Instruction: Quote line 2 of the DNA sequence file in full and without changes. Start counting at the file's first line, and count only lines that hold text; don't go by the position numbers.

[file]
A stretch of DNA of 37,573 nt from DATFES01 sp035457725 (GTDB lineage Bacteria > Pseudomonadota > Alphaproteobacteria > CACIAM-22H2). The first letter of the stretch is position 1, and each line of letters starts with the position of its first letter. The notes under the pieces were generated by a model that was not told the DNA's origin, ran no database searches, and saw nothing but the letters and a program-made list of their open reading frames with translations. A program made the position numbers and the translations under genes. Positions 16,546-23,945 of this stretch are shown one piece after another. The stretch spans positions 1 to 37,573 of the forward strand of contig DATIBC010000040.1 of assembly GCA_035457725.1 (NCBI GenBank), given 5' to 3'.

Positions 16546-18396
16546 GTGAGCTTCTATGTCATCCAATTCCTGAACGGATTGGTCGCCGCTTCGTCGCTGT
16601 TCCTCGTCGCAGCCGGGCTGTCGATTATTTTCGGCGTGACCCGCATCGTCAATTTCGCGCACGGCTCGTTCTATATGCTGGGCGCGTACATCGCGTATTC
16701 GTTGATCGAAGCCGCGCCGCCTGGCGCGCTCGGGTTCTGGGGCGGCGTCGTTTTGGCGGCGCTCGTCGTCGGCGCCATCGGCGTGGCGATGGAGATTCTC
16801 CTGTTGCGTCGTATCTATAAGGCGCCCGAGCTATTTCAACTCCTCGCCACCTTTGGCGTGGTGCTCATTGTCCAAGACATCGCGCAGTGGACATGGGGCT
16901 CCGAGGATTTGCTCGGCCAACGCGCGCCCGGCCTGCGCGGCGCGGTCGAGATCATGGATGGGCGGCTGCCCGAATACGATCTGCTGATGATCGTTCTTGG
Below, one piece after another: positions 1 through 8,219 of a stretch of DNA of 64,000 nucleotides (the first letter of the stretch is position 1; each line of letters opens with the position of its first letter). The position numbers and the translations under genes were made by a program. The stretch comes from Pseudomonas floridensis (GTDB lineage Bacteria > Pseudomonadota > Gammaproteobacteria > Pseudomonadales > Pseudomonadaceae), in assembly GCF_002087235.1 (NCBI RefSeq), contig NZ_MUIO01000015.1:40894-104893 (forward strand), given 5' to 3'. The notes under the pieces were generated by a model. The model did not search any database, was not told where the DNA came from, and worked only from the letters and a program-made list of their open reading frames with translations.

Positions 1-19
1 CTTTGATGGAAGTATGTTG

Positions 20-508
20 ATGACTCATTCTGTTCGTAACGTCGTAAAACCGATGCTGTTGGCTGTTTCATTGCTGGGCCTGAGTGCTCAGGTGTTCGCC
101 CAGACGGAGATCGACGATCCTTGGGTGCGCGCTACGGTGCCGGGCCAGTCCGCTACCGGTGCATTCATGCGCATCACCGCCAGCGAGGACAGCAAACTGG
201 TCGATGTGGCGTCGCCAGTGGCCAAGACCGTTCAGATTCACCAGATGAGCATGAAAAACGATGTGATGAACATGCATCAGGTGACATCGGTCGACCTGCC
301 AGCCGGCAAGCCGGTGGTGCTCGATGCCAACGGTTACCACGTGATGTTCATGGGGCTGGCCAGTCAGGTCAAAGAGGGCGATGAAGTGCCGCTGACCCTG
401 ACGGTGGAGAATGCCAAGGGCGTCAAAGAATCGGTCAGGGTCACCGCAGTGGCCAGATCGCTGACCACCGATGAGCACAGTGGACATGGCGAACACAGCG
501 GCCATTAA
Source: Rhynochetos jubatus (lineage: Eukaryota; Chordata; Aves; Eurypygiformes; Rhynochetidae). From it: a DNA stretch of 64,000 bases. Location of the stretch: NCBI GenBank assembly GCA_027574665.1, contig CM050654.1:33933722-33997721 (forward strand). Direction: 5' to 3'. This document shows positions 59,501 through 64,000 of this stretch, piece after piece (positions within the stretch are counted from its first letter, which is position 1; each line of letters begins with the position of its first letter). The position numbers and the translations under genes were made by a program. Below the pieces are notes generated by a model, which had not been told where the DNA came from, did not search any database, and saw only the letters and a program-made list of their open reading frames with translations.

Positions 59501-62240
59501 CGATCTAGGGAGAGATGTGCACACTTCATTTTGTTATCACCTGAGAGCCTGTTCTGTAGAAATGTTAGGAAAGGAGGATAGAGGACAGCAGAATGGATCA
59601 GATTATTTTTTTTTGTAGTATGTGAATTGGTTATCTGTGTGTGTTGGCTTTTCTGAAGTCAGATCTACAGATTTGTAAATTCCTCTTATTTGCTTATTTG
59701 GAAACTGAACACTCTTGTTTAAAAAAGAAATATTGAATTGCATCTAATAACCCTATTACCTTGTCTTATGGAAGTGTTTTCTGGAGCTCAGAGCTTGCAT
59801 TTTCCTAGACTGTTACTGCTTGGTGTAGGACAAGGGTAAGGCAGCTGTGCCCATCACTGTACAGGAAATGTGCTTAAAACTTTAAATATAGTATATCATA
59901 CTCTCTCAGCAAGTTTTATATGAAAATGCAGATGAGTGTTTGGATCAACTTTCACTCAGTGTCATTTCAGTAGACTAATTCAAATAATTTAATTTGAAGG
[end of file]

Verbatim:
Positions 16546-18396